Brandi Lee MacDonald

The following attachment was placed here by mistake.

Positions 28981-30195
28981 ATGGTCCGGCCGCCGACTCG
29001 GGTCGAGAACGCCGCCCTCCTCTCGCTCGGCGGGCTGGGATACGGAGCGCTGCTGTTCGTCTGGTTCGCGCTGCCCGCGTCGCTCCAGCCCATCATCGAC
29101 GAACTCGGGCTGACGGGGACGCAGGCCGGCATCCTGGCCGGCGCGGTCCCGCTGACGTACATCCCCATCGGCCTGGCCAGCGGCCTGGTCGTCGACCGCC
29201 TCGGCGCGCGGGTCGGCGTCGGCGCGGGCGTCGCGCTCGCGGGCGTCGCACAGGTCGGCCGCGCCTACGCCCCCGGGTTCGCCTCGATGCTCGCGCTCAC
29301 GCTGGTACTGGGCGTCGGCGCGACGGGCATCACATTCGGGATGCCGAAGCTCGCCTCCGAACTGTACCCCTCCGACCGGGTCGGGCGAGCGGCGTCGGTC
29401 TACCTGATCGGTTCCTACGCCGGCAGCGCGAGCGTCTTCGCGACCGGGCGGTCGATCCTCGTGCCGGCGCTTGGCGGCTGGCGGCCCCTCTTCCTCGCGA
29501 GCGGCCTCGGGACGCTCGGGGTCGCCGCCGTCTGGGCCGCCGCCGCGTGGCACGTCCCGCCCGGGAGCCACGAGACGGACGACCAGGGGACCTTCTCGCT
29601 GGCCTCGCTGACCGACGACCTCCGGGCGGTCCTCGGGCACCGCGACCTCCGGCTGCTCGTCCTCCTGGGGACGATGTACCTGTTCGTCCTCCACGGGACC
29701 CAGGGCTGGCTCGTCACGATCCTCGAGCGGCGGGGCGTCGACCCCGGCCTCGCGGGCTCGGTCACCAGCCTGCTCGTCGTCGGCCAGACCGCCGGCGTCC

Artists’ pigments have long been a point of interest for researchers in cultural heritage. In the 1960s, Gettens and Plesters described the need for a handbook of painting materials that could serve the interests of chemists, conservators, curators, and collectors in the field of art.[i] Their efforts resulted in a series of volumes dedicated to the description of pigments by experts from around the world. That series, and others like it, are excellent sources of information on the extensive historical documentation of pigment history. This essay reviews a selection of commonly used artists’ pigments, and while not intended to be an exhaustive list of all pigments and their histories, our scope includes those materials we have identified as having been used to create the works included in this exhibition. The purpose of technical research on artists’ materials lies in the information it can reveal about which pigments the painters chose to use, their technique, and their process of mixing and layering paints. Data on the chemical composition of pigments are also used by conservators and conservation scientists for determining strategies for the restoration, preservation, and handling of works of art. Artists’ pigments fall within one of two broad categories: inorganic or organic. Inorganic pigments are derived primarily from mineral origins and have an extensive history of human use. Some of the first mineral pigments used by humans include red, purple, orange, and yellow iron oxides; kaolin clays; charcoal; and manganese dioxide; the earliest documented use of these include rock art sites across the globe.[ii] Organic pigments are generally carbon based, and their vivid colours are often derived from plant or animal origins. They are made using methods such as pulverizing insect husks, or by drying and grinding plant roots, and some examples include carmine yellow, indigo blue, and madder red. While the artists did employ both inorganic and organic pigments to create the works studied for The Unvarnished Truth: Exploring the Material History of Paintings, this survey focuses specifically on the mineral pigments used to highlight some of their unique histories.